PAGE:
MOORE, Okla. - After darkness fell over this tornado-stricken city on Monday night and Tuesday morning, rescuers confronted a strange and grim tableau.
Trees were wrapped with aluminum and downed powerlines ran over streams from broken water mains. In a city with so many ruined homes - and at least 51 dead after an enormous twister cranked through the southern Oklahoma City suburb - call after call for victims went without answer.
"First responders! Do you need any help?" shouted one nurse who picked through a home without a roof and without a door.
Moore police officials told local television news early Tuesday that "hundreds" of people had been rescued overnight.
Flashlights flicked over mud-spattered walls and lawns strewn with battered vehicles.
Somebody noticed the strong smell of a gas leak. Another searcher then lit a cigarette, and nobody said anything.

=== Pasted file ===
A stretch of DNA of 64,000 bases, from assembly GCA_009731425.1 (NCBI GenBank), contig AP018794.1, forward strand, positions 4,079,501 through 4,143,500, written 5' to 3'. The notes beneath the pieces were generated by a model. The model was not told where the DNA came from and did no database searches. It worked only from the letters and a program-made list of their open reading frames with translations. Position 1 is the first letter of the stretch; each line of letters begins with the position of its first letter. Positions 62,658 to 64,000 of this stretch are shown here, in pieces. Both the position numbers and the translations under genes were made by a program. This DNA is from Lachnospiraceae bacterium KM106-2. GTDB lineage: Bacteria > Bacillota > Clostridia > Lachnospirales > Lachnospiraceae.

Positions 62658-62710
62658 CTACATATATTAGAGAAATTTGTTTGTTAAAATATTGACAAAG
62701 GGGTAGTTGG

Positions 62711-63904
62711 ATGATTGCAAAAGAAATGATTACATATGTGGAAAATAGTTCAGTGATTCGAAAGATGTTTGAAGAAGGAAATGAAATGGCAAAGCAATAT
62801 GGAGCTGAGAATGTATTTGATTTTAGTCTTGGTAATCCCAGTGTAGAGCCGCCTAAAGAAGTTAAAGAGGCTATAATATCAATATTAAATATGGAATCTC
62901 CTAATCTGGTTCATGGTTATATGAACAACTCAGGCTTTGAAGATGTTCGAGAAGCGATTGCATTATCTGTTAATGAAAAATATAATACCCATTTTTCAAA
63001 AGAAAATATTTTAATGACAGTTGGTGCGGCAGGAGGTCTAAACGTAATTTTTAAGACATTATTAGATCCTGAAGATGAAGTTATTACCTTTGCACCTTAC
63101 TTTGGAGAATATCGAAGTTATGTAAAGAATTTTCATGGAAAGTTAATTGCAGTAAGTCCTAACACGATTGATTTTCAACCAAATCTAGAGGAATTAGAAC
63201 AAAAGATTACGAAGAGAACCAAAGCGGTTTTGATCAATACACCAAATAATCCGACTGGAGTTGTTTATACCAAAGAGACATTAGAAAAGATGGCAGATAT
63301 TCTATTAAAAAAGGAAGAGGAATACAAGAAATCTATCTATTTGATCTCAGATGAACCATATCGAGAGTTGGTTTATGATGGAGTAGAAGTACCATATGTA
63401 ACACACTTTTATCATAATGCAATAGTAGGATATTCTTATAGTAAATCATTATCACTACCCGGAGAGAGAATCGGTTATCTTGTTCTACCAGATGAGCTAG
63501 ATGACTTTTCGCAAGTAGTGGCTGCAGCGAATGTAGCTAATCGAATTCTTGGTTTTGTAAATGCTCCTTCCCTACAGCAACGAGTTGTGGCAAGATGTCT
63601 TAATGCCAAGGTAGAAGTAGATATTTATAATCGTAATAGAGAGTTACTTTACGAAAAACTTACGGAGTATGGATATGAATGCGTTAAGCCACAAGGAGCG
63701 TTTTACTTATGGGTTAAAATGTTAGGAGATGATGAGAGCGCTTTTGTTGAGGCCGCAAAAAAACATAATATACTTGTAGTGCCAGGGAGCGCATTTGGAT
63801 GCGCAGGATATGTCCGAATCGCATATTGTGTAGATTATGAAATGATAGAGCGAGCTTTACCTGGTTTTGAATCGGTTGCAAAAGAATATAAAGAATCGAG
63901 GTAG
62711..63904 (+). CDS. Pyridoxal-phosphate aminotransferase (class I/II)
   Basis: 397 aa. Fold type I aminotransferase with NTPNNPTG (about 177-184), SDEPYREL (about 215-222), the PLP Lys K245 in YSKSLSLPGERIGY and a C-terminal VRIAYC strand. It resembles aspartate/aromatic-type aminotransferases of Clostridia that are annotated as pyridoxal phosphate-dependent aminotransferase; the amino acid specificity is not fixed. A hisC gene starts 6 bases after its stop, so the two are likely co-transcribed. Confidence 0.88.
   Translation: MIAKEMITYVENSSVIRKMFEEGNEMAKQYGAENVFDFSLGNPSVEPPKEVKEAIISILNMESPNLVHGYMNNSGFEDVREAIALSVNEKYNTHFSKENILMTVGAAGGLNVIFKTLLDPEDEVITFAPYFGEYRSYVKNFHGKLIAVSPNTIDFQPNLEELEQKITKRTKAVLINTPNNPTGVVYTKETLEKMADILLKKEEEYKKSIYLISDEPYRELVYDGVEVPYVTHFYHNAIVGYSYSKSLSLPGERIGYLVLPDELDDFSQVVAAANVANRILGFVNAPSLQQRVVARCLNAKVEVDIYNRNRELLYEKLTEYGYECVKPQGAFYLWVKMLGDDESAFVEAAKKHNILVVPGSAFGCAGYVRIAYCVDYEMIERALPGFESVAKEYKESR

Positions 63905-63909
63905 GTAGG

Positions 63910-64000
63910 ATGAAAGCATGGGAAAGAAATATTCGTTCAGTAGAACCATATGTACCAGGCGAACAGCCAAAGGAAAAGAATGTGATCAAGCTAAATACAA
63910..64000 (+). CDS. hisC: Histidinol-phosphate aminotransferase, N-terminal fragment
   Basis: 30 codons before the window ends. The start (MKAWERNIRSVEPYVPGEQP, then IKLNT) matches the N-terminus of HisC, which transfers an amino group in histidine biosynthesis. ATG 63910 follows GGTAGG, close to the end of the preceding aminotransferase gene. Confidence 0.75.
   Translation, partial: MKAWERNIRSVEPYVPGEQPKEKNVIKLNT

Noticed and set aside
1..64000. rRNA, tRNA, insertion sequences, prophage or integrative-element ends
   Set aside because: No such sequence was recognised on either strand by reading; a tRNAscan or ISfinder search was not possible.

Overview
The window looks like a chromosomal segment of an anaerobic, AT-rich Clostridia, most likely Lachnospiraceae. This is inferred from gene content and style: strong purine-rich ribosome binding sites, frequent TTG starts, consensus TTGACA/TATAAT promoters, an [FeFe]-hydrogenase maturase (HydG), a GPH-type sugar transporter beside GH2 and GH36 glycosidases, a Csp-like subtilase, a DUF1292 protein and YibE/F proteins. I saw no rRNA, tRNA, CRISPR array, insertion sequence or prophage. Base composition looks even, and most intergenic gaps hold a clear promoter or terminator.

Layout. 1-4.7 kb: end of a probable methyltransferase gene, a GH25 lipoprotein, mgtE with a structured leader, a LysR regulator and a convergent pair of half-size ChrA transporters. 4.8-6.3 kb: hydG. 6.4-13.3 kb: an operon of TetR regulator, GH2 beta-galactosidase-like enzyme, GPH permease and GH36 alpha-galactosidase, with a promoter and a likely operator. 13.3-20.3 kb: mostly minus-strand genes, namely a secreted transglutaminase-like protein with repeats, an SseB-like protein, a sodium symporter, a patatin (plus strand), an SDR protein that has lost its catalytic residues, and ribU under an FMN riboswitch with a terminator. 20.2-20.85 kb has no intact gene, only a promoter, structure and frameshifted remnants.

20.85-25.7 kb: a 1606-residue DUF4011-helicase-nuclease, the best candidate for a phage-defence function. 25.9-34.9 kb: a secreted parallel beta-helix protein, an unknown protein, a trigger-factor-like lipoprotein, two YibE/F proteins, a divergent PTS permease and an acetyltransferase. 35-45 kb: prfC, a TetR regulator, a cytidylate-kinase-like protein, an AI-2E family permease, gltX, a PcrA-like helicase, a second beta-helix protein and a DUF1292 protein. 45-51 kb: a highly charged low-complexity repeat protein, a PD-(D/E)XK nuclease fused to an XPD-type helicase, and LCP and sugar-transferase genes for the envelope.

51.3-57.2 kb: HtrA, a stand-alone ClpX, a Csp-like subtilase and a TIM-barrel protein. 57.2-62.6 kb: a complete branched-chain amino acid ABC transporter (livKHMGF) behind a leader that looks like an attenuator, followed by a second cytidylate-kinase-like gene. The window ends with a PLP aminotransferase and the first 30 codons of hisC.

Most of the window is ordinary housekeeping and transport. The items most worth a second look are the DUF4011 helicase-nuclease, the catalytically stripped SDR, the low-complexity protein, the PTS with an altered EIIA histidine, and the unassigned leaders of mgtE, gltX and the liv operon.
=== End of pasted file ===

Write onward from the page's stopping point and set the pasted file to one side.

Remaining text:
The day and night had been long, and the work grim.
"Is there anybody in here? Anybody in here? Hello!"
A strict police cordon around the city during its first night after the twister diverted many gawkers, reporters, volunteers and even emergency officials away from Moore's disheveled interior.
Military troops from multiple branches checked and rechecked storm-blasted homes only to discover nobody, but occasionally recovering ceremonial flags and old police memorabilia for their noticeably absent owners.
Homeowners were among those turned back at the police cordons, and for at least one night, Moore belonged totally to the rescuers.